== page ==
Thomas recalled a conversation she had with Clayton at a Nerds of Color event at San Diego Comic Con in 2016. “We were all celebrating being at San Diego Comic-Con International and being fans of mainly content created by white men,” she said, naming Star Trek, Marvel movies, and more. “Dhonielle challenged me four years ago. She said, what would it take for audiences and fans to have that same kind of enthusiasm for fantasy and science fiction and comic worlds created by BIPOC creators?”
Deonn said that, because of conversations happening in publishing, she’s been thinking about who is given permission to “think in that scope.” There’s a runway that certain creators are given, she said, that allows for a “big” story with a fandom.
Big worlds invite readers in to create fandoms, she added, but in order to create a world that big, creators need to feel supported, both financially and creatively.
“We exist in a creative scramble constantly,” Clayton said. “I’ve felt that way since I entered this business, where I’m always trying to duct tape something to the car. It’s like, oh, now you want some more, but you didn’t invest in me from the start. So, now I have to bend myself into shape and make myself sick in order to meet the new expectation because you didn’t value me from the start.”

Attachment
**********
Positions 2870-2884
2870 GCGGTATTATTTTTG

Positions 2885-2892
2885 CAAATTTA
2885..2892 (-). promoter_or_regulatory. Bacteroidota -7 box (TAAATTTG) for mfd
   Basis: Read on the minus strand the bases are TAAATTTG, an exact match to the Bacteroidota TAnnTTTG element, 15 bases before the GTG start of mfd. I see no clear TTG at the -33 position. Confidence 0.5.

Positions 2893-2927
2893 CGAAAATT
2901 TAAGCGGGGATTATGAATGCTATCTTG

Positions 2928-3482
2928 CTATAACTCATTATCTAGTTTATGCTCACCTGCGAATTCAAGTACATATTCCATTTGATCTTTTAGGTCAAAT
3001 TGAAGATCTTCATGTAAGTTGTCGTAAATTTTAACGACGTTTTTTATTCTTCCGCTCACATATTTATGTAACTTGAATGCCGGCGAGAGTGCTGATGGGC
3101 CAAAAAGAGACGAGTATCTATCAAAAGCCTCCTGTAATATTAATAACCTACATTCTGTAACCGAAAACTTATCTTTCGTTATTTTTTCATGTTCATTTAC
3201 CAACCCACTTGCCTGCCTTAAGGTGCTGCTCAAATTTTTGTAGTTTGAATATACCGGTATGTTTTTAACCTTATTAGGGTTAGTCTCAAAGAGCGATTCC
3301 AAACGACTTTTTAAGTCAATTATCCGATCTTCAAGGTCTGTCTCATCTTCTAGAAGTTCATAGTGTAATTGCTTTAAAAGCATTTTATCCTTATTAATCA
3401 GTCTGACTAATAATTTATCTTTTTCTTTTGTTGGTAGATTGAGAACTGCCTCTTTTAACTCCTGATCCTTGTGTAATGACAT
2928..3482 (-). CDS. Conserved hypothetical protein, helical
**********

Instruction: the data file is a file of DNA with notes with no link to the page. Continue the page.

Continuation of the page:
Some people get a golden car when they sell a book and get to lead the way into publishing, she added, and others have flat tires and have to struggle all the way to publication. Said Clayton, “The Black American imagination is not as valued as others.”
“You have to be excellent to even break through as a Black creator,” Thomas said. “For everybody else, there’s a midlist...there is no Black midlist. I was told that in the early 2000s.”
Deonn added that one of the things she’s really loved recently is the change in covers. “Covers are the single most powerful marketing tool, and we’ve had some good ones this year that give me hope,” she said. “My publisher chose a Black woman artist to illustrate my Black girl character, and it’s just her on the cover. That is something I see as not just a vote of confidence about the book, but a commitment to the content in the book and the person who wrote it.”